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Usher Donates 100,000 New Children’s Books

Jan 5, 2015 0

Atlanta native and R&B Mogul, Usher, is known for his on-stage showmanship. But, recently, the GoodNews Notebook was captivated with his tremendous act of charity and service to the community. In conjunction with publisher Scholastic, Usher and the school publication magnate recently announced that a donation of 100,000 usher-scholastic-kids
new children’s books from The Scholastic Possible Fund will be donated to children in need this holiday season through three non-profit organizations that work to improve global literacy: Save the Children,Toys for Tots and Room to Read. The donation was made together with Usher and his New Look Foundation, a nonprofit organization that develops youth from underserved communities into global leaders. Usher recently joined with Scholastic to launch the new “Open a World of Possible” initiative, designed to elevate the importance and joy of reading for all children.

On November 6th 2014, eight-time Grammy Award-winning artist Usher hosted a live classroom webcast, viewed by close to 3 million students and their teachers, where he talked about the ways children can get involved in spreading the joy of reading. For their first call to action, students were asked to learn about three leading non-profit organizations and vote for the organization(s) they’d like to receive a donation of books. Each organization is receiving a portion of the donation from The Scholastic Possible Fund based on the students’ votes.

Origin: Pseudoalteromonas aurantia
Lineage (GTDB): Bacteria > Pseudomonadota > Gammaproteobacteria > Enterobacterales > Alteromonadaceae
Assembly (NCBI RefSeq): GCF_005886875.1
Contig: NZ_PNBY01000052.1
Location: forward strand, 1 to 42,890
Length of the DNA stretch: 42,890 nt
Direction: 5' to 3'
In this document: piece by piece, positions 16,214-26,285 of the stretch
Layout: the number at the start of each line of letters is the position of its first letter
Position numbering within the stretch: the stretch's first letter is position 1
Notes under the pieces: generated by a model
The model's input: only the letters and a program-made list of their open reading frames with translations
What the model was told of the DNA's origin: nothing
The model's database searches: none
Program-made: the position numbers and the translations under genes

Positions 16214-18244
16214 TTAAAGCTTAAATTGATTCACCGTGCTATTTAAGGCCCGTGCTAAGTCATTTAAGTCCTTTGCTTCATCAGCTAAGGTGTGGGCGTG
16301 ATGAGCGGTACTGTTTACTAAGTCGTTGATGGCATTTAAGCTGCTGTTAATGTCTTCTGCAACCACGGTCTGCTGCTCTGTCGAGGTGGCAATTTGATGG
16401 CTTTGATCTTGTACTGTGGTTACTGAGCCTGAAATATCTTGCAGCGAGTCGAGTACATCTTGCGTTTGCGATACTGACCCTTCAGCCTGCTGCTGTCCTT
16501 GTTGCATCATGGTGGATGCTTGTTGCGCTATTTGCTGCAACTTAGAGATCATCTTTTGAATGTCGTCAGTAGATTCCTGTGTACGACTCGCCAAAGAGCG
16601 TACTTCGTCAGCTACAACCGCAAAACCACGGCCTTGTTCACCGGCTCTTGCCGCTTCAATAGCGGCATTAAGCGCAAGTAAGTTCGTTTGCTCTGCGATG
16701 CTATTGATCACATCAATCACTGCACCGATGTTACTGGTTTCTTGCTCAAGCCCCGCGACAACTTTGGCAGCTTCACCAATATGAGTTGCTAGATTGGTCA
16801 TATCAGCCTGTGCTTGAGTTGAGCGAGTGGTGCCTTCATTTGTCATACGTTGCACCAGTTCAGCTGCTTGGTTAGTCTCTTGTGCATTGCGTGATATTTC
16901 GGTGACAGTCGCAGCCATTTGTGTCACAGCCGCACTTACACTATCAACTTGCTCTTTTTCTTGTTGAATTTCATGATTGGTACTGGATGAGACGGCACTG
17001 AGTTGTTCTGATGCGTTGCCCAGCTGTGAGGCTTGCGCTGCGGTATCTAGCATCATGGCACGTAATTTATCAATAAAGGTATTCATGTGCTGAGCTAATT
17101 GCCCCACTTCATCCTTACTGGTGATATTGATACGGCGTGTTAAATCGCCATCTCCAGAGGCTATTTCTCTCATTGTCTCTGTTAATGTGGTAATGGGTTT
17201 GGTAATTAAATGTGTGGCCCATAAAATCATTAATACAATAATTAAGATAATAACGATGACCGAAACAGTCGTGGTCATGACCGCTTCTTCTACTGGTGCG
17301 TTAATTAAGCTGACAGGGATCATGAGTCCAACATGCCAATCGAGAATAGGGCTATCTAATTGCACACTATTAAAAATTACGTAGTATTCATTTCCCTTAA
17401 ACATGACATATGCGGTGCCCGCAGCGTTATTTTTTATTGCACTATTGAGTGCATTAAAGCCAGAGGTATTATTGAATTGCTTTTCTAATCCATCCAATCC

“We know from research that when children discover a book they love, they are motivated to read more, understand more, and learn more. When that happens, everything is possible,” said Dick Robinson, Chairman, President and CEO, Scholastic. “We applaud all the work that Toys for Tots, Save the Children and Room to Read do to ‘Open a World of Possible’ for children in the U.S. and around the world by giving them wonderful new books and stories to experience, enjoy, and own.”


SOURCE: Black Celebrity Giving.com | http://www.blackcelebritygiving.com/2014/12/usher-new-look-foundation-scholastic-possible-fund-donate-100000-new-childrens-books/

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TEENS: Top 3 Secrets To A Better Career.

Aug 20, 2014

Every student wants a good summer job. We agree. What’s better than cash in your pockets as you set off for vacation, head to the beach, or even, get ready to go back to school. Here are our top 3 helpful tips for teen who want to prepare now for a better career later:


#1 – Finish high school.
Nearly every job requires basic communication and math skills. Compared to workers at higher education levels, high school dropouts have more difficulty getting and keeping jobs. They also have lower earnings throughout their lives.

#2 – Consider continuing your education.
The more education you get, the higher your earnings are likely to be. On average, high school graduates earn more than high school dropouts. Those who receive postsecondary training earn more than high school dropouts and graduates. Moreover, workers who have bachelor’s or higher degrees usually earn more than those with less education.

#3 – Research career information.
A small investment of your time will help you make an informed career choice that could pay dividends throughout your life. There are hundreds of occupations, so choosing and planning a career is a lot more complex than it may appear. The ideal career for you might be something you’ve never heard of or thought about. The Occupational Outlook Handbook and other career publications are loaded with helpful information.

Adapted from Occupational Outlook Quarterly, Author Jon Sargent, Summer 1999.